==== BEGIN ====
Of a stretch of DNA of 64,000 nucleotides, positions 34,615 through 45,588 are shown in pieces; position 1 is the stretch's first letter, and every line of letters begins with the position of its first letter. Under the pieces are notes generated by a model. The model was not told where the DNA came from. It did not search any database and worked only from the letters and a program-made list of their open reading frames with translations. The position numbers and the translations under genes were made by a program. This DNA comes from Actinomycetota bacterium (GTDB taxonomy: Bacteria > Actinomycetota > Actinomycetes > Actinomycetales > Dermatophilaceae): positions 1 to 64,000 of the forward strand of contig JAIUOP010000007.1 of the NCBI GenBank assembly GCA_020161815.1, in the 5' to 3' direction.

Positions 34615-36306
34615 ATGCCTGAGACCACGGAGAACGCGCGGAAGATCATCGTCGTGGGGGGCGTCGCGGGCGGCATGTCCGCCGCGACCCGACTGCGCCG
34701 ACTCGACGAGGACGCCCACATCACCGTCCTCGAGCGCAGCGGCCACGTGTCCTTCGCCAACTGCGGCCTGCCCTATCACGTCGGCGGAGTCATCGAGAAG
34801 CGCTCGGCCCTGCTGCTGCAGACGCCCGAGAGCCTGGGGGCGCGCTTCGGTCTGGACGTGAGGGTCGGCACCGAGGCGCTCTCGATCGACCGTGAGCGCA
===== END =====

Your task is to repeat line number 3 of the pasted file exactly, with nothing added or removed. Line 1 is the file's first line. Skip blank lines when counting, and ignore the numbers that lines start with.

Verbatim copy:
34615 ATGCCTGAGACCACGGAGAACGCGCGGAAGATCATCGTCGTGGGGGGCGTCGCGGGCGGCATGTCCGCCGCGACCCGACTGCGCCG